Categories are über-cool, and almost universally underused by programmers new to Objective-C. Although I'm not a big fan of C# or .net, I have to give Microsoft kudos for recognizing awesomeness and incorporating it. Let's keep our fingers crossed that they use it as effectively as the NeXT and Apple engineers have in Cocoa.
A lot of people who come to Cocoa from other languages and read Apple's reference book on Objective-C skim over the section on Categories, say "cool," and then move on. Heck, Apple's own Objective-C primer makes no mention of categories, which is just a shame, because Cocoa programmers use categories a lot. So, what are they, you ask?
Simply put, categories allow you to add methods to existing classes without subclassing them. You can't add instance variables (colloquially called "iVars" or "ivars" in the Cocoa world) or properties, but you can add both class and instance methods with impunity.
So why is this cool? Let's take an example, and look at the design choices available to us in Objective-C versus other languages. I'll use a real-world but very simple example here, but there are countless examples in a programmer's day-to-day life where categories can make your overall code base more elegant, many of which are more complex and more compelling than this one.
One of my current side projects is building two Cocoa-based NNTP clients (for accessing Usenet ): one for the Mac and the other for the iPhone. Now, NNTP servers expects date information to be passed into it in a very specific way - in the format specified in RFC 822. A date string for NNTP needs to look something like this:
08 Apr 2008 12:14:40 -0500
Formatting dates with Objective-C/Cocoa is relatively easy, so I can create a string in this format from an NSDate object relatively easily, by doing this:
NSString *dateString = [theDate descriptionWithCalendarFormat:@"%d %b %Y %H:%M:%S %z" timezone:nil locale:nil];
But where does this code go? Do I really want to put this code everywhere I need to use it? Well, maybe... like I said, this is a simple example for purposes of illustration, and not as compelling as many other real-world examples, but play along with me here, okay?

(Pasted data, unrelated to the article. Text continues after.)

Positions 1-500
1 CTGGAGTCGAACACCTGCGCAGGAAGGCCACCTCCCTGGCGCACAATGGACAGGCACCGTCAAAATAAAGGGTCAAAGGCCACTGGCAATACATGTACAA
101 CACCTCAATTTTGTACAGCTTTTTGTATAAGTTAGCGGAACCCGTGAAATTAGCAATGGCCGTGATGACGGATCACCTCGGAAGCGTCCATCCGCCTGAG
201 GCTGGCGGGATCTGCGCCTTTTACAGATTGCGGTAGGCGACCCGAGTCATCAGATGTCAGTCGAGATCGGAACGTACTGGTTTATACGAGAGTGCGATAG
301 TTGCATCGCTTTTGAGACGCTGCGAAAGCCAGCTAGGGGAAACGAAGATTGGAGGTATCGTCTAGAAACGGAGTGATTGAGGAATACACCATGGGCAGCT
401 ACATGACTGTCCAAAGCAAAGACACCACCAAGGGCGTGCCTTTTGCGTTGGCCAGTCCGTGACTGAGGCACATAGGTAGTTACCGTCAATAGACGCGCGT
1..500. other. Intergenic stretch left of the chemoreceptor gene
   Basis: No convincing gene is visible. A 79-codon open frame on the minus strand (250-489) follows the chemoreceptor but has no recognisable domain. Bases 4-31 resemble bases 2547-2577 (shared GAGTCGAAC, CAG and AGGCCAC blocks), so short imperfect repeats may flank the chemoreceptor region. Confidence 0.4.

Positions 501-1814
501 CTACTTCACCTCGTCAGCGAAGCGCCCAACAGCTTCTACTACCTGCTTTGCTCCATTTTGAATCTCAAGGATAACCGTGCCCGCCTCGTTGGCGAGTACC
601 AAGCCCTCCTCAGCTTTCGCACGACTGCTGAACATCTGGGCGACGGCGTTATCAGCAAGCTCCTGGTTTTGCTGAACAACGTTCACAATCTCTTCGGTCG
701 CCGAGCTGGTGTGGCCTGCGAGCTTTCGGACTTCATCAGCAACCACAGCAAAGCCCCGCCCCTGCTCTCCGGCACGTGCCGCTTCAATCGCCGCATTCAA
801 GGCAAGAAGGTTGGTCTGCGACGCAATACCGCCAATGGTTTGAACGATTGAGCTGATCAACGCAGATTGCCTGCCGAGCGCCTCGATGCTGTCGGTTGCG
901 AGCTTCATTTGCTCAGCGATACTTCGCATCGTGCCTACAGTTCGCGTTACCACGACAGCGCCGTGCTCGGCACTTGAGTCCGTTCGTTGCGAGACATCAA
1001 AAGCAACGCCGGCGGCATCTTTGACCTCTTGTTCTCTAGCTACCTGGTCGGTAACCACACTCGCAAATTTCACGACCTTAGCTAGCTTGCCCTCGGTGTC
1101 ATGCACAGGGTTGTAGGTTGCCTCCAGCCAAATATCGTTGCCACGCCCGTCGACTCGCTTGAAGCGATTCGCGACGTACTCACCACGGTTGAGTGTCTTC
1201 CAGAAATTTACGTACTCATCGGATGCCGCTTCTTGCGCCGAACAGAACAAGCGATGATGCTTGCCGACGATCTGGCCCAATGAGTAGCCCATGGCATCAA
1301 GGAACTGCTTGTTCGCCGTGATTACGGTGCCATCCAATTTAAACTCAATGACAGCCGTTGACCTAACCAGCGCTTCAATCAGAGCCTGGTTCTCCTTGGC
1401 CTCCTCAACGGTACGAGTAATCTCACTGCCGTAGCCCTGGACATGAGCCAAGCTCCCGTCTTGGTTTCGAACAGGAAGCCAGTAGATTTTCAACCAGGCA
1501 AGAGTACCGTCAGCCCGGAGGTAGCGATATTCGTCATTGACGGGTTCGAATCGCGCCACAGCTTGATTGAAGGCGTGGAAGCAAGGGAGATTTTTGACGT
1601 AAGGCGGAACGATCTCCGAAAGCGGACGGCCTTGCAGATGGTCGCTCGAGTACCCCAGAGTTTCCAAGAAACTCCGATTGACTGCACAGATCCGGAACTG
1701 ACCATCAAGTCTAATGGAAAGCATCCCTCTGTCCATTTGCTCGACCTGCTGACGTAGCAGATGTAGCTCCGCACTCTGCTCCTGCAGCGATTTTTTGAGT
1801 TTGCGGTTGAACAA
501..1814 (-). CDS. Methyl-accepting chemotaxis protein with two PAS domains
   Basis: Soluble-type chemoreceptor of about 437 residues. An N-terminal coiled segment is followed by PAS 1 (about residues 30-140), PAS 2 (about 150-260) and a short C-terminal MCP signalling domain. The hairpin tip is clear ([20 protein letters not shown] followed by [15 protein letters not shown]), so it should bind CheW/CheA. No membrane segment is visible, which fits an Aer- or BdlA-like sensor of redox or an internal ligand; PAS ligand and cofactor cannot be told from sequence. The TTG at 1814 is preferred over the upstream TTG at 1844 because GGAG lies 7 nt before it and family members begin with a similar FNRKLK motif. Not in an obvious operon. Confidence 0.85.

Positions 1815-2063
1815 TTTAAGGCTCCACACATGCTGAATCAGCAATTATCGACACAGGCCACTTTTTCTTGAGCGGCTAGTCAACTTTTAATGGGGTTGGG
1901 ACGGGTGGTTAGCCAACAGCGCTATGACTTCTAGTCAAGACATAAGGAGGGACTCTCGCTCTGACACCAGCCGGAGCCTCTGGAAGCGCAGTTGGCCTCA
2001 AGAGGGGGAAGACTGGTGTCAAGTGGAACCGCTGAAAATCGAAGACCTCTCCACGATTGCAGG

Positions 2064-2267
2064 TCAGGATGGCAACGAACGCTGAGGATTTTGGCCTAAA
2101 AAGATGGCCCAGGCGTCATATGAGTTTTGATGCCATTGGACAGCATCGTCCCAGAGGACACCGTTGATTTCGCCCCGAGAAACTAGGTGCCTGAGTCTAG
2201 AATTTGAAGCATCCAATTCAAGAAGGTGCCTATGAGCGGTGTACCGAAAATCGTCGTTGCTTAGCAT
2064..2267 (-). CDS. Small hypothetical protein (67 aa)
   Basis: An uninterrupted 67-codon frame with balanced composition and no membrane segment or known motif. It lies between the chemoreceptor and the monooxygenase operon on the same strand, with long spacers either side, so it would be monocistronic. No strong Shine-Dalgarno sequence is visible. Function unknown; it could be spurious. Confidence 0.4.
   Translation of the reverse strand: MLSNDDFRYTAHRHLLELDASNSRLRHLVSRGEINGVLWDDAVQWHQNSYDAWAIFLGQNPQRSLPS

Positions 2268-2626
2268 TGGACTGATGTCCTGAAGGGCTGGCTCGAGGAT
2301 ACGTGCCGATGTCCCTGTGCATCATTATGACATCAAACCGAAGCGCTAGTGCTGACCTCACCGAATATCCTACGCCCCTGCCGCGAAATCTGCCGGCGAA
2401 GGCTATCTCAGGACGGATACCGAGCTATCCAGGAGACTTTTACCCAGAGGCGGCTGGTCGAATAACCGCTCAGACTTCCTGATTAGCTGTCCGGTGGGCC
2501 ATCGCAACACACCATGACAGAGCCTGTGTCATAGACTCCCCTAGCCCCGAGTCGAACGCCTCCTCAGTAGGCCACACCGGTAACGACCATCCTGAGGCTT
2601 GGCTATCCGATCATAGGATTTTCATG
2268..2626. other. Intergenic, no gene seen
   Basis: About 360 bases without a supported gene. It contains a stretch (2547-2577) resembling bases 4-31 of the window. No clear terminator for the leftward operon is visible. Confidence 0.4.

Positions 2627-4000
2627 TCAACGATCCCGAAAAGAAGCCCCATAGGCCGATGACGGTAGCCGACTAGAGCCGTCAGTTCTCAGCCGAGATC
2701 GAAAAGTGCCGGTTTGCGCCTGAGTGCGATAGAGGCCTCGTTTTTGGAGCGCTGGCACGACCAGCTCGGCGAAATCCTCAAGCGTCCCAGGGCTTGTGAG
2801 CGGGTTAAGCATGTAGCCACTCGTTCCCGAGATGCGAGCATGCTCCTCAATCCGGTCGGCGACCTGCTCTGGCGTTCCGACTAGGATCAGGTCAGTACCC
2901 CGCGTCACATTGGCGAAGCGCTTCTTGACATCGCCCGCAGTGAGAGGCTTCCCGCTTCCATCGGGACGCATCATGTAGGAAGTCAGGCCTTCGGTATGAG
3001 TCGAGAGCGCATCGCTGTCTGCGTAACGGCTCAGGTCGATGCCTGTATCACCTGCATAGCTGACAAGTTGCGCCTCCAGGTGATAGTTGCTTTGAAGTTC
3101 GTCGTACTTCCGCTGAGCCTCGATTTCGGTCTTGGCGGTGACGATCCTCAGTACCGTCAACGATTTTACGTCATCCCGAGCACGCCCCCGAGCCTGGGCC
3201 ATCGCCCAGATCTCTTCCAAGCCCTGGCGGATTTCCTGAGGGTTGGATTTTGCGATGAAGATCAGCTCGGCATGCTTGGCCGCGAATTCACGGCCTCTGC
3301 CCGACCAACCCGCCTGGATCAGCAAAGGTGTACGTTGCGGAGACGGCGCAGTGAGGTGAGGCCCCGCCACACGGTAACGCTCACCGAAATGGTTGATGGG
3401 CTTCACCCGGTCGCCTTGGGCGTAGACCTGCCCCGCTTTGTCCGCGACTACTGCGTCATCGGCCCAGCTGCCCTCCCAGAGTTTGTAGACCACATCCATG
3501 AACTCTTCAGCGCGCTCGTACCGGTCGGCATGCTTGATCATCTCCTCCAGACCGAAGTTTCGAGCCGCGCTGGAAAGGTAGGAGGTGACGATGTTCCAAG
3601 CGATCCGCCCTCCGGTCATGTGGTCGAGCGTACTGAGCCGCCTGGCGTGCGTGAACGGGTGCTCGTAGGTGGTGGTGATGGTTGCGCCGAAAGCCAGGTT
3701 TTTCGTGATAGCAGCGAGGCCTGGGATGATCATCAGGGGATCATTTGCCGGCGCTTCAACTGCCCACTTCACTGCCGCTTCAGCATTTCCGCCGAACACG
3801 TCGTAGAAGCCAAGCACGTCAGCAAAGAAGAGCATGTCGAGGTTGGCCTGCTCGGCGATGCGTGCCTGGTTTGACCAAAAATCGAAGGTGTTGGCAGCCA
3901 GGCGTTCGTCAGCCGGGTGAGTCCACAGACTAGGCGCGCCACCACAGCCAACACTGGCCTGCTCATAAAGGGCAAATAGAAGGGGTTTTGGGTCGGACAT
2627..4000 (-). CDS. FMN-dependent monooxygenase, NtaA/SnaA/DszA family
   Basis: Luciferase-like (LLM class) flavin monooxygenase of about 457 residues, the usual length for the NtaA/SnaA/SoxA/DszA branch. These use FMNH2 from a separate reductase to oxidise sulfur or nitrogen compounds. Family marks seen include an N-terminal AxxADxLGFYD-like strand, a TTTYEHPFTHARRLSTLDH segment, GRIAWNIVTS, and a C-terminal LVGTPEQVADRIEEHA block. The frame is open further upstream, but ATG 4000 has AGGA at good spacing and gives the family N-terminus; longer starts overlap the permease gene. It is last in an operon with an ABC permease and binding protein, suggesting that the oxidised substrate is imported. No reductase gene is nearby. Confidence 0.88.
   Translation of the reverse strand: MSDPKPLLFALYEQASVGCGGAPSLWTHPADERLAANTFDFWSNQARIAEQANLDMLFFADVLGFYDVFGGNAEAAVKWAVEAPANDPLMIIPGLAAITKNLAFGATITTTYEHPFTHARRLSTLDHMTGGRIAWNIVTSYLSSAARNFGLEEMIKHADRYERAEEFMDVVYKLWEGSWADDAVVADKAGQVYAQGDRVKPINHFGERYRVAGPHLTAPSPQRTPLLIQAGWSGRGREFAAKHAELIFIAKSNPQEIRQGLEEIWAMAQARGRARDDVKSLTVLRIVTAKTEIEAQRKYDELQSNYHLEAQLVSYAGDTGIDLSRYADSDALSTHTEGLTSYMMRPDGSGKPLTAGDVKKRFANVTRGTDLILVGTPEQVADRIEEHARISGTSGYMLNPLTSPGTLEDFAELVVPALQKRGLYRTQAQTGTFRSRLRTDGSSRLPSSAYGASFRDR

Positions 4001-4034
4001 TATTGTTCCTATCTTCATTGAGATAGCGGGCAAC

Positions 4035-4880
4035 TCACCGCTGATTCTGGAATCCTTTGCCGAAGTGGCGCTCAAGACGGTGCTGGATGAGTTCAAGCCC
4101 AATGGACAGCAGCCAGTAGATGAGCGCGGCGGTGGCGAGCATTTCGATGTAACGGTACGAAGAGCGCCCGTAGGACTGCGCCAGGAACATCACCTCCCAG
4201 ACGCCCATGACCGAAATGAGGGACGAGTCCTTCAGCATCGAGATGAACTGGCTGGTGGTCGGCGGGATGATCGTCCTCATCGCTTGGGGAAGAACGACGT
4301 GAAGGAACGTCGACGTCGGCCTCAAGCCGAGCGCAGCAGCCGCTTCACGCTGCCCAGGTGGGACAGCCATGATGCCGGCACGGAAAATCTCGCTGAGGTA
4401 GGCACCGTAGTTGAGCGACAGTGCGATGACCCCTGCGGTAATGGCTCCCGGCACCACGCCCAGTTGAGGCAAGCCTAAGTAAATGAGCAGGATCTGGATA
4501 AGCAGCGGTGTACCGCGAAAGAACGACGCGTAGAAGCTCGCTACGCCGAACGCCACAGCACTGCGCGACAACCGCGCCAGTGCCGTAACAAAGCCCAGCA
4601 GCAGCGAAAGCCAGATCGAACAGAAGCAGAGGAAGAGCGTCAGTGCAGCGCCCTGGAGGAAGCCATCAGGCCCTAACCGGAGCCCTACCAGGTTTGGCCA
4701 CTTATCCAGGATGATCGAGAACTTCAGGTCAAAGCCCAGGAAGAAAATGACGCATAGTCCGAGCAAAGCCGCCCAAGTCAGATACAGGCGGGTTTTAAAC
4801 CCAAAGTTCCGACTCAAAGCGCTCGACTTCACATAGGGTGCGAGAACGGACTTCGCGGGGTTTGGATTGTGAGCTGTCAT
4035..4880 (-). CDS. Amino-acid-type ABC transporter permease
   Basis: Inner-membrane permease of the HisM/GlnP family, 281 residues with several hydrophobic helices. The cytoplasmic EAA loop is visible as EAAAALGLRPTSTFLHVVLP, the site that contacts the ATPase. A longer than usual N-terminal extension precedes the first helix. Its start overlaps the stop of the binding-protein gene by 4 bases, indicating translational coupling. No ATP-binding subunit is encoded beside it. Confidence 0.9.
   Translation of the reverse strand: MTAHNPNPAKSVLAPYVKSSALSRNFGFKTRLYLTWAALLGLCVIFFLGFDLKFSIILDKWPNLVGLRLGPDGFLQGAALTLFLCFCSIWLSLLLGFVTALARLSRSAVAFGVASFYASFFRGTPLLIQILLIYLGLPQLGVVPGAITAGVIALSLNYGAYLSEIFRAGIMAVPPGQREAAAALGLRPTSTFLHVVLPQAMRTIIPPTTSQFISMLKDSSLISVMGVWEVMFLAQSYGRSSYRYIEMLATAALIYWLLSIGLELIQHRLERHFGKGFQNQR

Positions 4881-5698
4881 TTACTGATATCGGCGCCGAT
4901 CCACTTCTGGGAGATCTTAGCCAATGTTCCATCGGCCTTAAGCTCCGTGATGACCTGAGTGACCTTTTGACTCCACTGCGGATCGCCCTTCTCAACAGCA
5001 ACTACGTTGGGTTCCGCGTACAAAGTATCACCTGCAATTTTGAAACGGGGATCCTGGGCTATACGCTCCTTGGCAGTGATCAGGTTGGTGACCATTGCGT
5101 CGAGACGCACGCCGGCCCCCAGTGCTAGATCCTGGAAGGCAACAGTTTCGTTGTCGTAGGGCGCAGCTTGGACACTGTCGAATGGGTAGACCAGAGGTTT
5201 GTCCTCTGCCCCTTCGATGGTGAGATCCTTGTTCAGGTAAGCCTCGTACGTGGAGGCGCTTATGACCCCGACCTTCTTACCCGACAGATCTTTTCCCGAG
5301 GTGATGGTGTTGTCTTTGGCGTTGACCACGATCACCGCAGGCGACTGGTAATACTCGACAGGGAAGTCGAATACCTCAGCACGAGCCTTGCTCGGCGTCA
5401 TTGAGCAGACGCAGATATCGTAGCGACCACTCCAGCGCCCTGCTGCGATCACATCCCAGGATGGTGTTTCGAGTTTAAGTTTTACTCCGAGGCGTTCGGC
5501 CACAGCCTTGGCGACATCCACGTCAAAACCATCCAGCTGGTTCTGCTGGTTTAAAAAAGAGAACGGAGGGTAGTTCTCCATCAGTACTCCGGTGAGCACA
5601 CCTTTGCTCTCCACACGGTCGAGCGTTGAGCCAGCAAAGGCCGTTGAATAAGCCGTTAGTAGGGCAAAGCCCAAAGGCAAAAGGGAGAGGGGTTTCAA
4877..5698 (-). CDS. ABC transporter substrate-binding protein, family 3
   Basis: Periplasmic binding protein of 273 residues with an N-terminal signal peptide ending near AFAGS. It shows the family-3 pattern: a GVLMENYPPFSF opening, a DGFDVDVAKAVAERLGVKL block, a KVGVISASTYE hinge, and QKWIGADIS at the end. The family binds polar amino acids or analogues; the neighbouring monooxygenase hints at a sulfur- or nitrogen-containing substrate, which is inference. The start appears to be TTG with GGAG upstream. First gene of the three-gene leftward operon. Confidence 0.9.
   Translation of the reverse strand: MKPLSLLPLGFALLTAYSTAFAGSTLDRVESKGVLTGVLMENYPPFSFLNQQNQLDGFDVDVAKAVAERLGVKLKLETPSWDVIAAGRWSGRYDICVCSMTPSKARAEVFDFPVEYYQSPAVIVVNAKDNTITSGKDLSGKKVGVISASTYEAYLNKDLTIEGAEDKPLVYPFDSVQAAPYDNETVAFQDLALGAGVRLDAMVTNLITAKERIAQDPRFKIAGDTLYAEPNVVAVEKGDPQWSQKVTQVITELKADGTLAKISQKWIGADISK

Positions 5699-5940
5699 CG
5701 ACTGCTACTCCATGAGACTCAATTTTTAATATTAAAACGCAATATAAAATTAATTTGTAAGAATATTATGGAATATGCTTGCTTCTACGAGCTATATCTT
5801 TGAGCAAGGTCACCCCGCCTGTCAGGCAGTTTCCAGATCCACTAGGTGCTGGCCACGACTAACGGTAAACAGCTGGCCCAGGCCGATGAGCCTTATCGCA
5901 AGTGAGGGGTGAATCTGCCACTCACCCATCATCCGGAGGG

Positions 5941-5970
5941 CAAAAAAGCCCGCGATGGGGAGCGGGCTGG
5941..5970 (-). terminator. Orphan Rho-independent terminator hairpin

In an NNTP client, this same long line of code would probably need to be put into dozens or maybe even hundreds of places. But what if RFC822 were to change? Or what if, after using similar code in dozens of places, I realize that I have made a mistake? What a pain!
There are many ways of dealing with this problem in other languages. I could, for example, create a private static method or a function (depending on language) that takes a date and returns a correctly formatted string. In C or any of its supersets, I could choose to create a preprocessor macro using #define to avoid having the same logic in multiple places. I could also choose to subclass NSDate and add a method in the subclass to return this method. In some cases, that might be appropriate, but in a strongly-typed language like C++ or Java, I probably don't want to do that just to get a single method because it would force a lot of type coercion and messiness into my code.
Without categories, subclassing might be a good choice in Objective-C because it is weakly-typed and could be done with minimal messiness. But we can do it with NO messiness thanks to categories. In Objective-C, I can simply add a method to the existing NSDate class to do what I need. Anywhere I need to use this new method, I just make sure to include the header file from my category. In my simple example, the category header file (.h) would look like this:
#import cocoa/cocoa.hand my implementation (.m) file would look like this:
#import "NSDate-NNTP.h"Once I have this, anywhere I need a date formatted in this particular way, I simply call this new method right on the date object, like this:
return [self descriptionWithCalendarFormat:@"%d %b %Y %H:%M:%S %z" timeZone:nil locale:nil];
NSString *dateString = [myDate rfc822DateString];
The result? Very readable and much shorter code, and it places the actual logic into a single place making it easy to maintain.
If you want to see a more complex use of Objective-C categories, check out this this earlier blog posting where I showed how to add network socket support to the delivered NSFileHandle class.
Categories make it easier to stick with the overriding design philosphy used throughout Cocoa, and its presence allows the Application Kit and UI Kit to have much shallower class hierarchies than you find in other object-oriented application toolkits. If you're working in Cocoa/Objective-C, you really, really should get into the habit of using Categories whenever it makes sense. When does it make sense? Any time you think to yourself, "Gee, I wish the delivered class [X] had a method that does [Y]".